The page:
Material and Method

A retrospective review of Ashary technique (See fig 3,3-a,3-b for Ashary concept) was performed from April 2018 to April 2022. In total, 102 patients (all women; age, 35-60 years) underwent a midface thread lift. The procedure was performed with the patient under general or local anesthesia and intravenous sedation. An imaginary assumption of the exterior branches of the facial nerve should be presumed in order to safely insert the threads(see fig 4,4-a,4-b,4-c,4-d,4-e,4-f) . The face was marked (resembles like a pyramid shape) preoperatively to determine the appropriate vector of the thread and its fixation points. The incision is approximately 2cm anterosuperior to the Helix. After a small temporal incision was made, the marked part of the face is then infiltrated with 2% 50ml 2% lidocaine 1:100,000 epinephrine carried all the way down to the deep temporal fascia to create a plane between the superficial and deep temporal fascia. Using blunt 18-G pre-cannulated PDO cog threads were inserted in a posteromedial direction from the temporal incision to the lower face through the sub-submucosal aponeurotic system (sub-SMAS) plane, which was marked preoperatively, targeting the deep medial fat pad and inner layer of the superficial muscular aponeurotic system. The threads were anchored to the periosteum of the temporal area, suspending the soft tissue to a more superior direction. Surgical results were evaluated subjectively (patient satisfaction ratings) and objectively (blinded physician ratings based on changes in the vertical position of the malar highlight and using serial photography). After the pull, the distal sutures were trimmed, and the proximal ends were secured on the deep temporal fascia. Small incision was closed with vicryl 3.0.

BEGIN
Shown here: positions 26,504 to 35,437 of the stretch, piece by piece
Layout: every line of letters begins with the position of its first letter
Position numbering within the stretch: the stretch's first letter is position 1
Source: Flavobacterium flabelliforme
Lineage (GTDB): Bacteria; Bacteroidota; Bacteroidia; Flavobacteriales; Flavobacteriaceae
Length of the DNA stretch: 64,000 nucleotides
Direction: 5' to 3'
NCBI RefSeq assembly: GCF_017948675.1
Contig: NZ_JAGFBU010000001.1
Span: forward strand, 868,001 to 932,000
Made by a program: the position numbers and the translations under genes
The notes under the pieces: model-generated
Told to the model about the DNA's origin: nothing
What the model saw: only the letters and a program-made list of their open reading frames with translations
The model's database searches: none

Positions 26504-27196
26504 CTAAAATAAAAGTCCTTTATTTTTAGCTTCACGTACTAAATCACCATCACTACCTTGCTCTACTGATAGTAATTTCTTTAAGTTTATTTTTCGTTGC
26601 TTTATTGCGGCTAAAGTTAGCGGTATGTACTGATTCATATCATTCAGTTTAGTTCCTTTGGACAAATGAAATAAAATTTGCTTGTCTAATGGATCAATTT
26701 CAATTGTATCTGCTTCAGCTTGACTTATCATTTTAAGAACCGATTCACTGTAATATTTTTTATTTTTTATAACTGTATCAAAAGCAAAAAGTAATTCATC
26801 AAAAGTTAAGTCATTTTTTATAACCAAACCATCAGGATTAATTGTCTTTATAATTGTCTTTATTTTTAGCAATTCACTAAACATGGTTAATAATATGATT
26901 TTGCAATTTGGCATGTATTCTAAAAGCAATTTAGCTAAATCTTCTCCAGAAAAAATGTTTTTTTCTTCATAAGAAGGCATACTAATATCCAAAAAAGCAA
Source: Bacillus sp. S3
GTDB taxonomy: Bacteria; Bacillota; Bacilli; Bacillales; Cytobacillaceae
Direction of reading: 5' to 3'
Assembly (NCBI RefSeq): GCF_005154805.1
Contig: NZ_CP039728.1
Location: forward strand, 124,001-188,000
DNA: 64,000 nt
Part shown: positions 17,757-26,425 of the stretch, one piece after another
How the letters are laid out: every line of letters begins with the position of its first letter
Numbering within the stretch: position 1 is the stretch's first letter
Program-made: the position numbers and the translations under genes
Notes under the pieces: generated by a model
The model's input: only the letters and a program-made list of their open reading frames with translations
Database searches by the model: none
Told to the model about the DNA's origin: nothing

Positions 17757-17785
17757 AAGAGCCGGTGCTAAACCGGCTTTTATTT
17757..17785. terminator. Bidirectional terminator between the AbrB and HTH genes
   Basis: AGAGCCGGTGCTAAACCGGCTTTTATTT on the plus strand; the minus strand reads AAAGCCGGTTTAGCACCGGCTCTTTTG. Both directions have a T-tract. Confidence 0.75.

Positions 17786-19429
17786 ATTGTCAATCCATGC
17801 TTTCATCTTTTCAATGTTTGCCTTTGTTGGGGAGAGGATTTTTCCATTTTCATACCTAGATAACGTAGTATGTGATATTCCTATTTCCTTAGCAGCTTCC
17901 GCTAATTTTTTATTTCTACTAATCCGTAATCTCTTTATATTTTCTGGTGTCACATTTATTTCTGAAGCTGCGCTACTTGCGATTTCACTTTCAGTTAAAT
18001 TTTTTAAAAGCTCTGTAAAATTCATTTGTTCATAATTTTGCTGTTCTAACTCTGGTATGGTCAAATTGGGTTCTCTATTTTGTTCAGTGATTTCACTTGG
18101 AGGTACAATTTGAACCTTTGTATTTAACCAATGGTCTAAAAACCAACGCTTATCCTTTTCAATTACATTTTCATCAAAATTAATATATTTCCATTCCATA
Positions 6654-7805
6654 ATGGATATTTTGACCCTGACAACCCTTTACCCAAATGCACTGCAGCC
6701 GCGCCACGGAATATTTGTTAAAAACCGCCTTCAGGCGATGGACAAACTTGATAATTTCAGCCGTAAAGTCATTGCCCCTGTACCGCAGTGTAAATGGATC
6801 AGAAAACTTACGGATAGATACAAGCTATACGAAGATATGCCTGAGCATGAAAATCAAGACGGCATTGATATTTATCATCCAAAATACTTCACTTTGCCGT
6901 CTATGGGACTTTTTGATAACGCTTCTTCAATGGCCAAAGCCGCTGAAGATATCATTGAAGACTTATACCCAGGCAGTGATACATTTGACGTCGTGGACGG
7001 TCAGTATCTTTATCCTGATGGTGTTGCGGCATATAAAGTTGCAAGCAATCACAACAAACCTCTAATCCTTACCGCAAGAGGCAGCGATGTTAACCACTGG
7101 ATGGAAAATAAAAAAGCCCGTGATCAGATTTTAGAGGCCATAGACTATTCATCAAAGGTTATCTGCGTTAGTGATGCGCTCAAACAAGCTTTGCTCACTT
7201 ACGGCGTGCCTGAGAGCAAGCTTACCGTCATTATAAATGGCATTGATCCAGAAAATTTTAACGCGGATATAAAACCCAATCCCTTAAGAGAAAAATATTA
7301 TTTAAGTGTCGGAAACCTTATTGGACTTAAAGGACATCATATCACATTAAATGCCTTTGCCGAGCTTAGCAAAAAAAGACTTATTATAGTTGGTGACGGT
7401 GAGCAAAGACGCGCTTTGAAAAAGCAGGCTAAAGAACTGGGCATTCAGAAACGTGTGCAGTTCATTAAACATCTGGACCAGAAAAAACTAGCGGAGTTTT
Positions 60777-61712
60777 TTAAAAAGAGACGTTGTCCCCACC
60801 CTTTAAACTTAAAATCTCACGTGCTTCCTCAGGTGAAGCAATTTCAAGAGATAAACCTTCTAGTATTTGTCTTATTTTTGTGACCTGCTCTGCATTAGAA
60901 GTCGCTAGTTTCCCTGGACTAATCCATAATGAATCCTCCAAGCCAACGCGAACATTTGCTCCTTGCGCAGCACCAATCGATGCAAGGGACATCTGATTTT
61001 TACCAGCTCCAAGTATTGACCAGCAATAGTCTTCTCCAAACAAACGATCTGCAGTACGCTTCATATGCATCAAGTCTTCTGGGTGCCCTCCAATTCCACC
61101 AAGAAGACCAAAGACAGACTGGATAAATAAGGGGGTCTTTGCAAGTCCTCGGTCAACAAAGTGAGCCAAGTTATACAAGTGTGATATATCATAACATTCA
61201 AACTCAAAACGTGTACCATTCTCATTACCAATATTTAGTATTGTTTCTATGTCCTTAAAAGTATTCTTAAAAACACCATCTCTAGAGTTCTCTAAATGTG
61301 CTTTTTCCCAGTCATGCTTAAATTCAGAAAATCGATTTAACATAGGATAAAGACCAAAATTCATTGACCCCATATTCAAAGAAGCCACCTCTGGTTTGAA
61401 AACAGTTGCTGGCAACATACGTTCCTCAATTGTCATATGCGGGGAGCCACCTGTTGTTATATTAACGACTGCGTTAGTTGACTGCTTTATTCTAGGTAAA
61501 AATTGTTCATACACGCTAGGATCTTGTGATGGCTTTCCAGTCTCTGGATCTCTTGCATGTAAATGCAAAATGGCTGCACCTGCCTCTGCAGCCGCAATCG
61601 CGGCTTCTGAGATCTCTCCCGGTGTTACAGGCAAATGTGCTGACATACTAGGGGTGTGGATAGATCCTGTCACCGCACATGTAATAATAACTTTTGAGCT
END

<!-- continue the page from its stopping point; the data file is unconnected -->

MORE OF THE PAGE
Results

After surgery, all but two patients (100/102, 98.1 percent) were pleased with the results. Objective outcomes were rated "excellent," "good," "fair" and “bad” by two independent plastic surgeons, and the postoperative course was uneventful except for one patient (1/102, 1 percent) swelling and another patient (1/102, 1 percent) who experienced infection in the incision site. These two complex situations were resolved naturally, without the need for surgical intervention.

 

Conclusion

The presented technique has a number of advantages over existing approaches. First, the use of nonabsorbable sutures with enough maintenance potential can result in long-lasting, satisfactory results. Second, by using the authors' Ashary thread, you can have a maximum pull (see fig) which has long staying satisfactory effect. Lastly, using Ashary pyramidal technique and thumb technique for the facial nerves ensures a safer, deeper than typical lift approach, including SMAS and sub-SMAS devoid of essential structures, can avoid any traction line during rest or animation without substantial difficulties.


References